Bringing a spiritual perspective to daily life
There have been many, many times when I've felt trapped.
When I was a teenager, and on into my early 20s, I learned to face this feeling by becoming an escape artist of sorts. When I grew dissatisfied with my college, I transferred. If I didn't like a job, I quit. When I thought I might prefer another climate, I moved. If I didn't like my boyfriend, I would move without leaving a forwarding address. When I didn't like what my country was doing, I bought a Eurailpass and left. And so on. But as I grew older - and also as I began to care more about other people and not just myself - things got more complicated. I couldn't always just cut and run.
Then, about 10 years ago, I began to face an onslaught of tough situations from which there appeared to be no escape. These came one right after another, in a broad spectrum of areas - family, finances, career. Sometimes these situations depended on somebody else's choices. I wasn't the one in charge, and I couldn't make a move unless someone else acted first. Or maybe there was a moral issue - maybe I could make a move, but I didn't really have the right. I felt stuck.
During this time, I made a search of the word "escape" in the Bible and in "Science and Health with Key to the Scriptures" by Mary Baker Eddy. Two passages - one from each book - became my lifeboats. I memorized them and thought about them a lot throughout my day.
The one in the Bible is: "There hath no temptation taken you but such as is common to man: but God is faithful, who will not suffer you to be tempted above that ye are able; but will with the temptation also make a way to escape, that ye may be able to bear it" (I Cor. 10:13). I knew that a good God couldn't have sent a "temptation" - whatever the problem happened to be. But I was convinced that He would send an escape, a way out. That escape was with the temptation - simultaneous with it. Furthermore, I began to see that my temptations - these various stalemates - weren't just "my" problems. I had them in common with a lot of other people. I began to pray for solutions that might help not just me, but everyone involved.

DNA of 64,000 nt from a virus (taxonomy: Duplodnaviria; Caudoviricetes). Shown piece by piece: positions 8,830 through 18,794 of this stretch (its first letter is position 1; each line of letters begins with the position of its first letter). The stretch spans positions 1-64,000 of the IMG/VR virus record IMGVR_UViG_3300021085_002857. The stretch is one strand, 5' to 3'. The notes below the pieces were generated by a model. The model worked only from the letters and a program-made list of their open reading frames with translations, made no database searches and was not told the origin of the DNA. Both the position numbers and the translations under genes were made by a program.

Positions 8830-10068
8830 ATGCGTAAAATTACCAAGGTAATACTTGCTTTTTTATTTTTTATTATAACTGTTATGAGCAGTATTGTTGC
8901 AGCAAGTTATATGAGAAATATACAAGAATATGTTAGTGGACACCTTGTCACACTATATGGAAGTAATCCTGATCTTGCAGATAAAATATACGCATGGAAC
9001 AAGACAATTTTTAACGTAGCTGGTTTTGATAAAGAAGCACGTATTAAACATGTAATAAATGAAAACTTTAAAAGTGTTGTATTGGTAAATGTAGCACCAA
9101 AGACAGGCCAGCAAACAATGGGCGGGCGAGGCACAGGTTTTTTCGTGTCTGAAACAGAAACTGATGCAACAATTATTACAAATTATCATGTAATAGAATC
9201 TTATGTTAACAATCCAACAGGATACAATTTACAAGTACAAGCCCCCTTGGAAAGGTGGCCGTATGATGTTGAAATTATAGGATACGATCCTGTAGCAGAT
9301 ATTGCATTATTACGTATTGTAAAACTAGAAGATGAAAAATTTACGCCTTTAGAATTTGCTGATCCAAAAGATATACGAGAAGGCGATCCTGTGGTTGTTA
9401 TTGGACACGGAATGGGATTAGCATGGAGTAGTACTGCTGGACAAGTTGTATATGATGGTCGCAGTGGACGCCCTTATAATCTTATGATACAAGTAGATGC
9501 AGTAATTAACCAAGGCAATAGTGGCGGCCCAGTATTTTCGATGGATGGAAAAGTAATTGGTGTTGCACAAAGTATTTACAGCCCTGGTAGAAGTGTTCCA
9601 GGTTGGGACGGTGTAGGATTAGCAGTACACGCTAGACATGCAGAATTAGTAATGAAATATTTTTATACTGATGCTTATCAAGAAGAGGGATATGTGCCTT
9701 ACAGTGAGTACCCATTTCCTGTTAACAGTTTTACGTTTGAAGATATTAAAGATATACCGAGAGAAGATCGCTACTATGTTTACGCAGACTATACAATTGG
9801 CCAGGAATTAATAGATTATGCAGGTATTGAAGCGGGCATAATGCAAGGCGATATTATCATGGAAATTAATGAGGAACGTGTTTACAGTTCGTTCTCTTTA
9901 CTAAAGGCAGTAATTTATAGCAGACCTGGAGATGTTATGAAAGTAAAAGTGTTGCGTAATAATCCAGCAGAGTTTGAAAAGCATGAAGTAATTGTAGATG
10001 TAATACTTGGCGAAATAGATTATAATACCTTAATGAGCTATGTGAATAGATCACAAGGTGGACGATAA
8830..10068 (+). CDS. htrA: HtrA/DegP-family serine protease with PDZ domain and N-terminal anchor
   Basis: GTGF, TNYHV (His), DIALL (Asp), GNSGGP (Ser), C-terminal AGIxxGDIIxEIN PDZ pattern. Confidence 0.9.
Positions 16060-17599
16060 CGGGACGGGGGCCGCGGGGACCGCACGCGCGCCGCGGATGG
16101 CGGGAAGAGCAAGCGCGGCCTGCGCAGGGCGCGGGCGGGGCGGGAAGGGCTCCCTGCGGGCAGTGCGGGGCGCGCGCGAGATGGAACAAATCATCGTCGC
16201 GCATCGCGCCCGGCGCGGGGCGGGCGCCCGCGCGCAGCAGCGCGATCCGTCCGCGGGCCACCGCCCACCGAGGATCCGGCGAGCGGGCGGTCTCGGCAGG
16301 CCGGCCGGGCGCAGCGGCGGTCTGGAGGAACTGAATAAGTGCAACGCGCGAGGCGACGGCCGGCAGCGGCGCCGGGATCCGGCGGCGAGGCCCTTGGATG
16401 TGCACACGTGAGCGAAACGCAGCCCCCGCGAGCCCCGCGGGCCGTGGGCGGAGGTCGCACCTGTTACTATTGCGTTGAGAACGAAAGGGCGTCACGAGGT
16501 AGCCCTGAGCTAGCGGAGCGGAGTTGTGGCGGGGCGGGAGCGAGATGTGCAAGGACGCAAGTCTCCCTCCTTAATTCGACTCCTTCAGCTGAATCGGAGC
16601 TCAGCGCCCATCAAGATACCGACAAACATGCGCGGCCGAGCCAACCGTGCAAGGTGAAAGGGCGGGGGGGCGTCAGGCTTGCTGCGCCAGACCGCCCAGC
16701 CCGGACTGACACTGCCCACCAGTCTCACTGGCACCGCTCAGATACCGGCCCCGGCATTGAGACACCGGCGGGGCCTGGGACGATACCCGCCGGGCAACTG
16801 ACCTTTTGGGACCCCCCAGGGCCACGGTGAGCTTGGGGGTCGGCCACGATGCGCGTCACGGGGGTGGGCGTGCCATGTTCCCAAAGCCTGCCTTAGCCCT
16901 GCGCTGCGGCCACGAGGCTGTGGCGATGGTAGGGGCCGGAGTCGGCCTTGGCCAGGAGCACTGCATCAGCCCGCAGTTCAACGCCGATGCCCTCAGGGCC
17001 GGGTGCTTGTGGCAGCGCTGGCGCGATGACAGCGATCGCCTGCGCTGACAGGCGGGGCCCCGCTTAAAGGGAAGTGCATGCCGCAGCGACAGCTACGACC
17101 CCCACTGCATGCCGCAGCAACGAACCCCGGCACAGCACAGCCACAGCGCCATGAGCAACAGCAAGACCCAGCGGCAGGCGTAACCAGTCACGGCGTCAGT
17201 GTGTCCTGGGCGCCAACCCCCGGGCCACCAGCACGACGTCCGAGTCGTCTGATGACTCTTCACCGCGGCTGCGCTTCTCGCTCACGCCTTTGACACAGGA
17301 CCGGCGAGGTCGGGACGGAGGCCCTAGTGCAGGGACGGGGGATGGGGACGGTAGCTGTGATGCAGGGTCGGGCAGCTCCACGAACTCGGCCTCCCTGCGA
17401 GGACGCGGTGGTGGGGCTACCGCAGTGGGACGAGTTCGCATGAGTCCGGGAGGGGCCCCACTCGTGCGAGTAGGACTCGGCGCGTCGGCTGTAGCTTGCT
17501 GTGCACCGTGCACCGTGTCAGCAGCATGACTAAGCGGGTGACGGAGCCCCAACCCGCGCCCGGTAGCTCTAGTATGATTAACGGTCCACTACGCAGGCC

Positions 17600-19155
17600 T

The brief passage from Science and Health I thought so much about was: "Man is more than a material form with a mind inside, which must escape from its environments in order to be immortal" (page 258).
To me, this meant that I didn't really have to go anywhere before I could begin to see myself as something more than this "stuck" human being. I learned during this time to lean on God as the Great Momentum in my life - to say in my prayers, "All right, God, given that You wouldn't let me be stuck without a way out, I'm listening!" And one after another, each of the situations in which I'd felt trapped were resolved - sometimes in ways that seemed miraculous.
Sometimes, someone else would make a decision that would shake the rocks in the wall that I was facing just enough to let me move ahead. Sometimes, it was very clear to me that I should be the one to act. But by then, I was so sure I was leaning on God that I knew the solution had come from Him. And I could trust His wisdom to care for everyone involved.
I have to think that God Himself is leading each of us to escape in this way - from the confinement of thinking of ourselves, or of being thought of by others, as nothing more than a body with a mind inside. We are God's sons and daughters - spiritual beings, really, not merely human ones. The Great Momentum speaks directly to each of us. The escape is already there.
Remember, thou canst
be brought into no condition,
be it ever so severe, where
Love has not been before thee
and where its tender lesson
is not awaiting thee.
Therefore despair not
for that which seeketh to save,
to heal, and to deliver,
will guide thee,
if thou seekest this guidance.
Mary Baker Eddy
(Founder of Christian Science)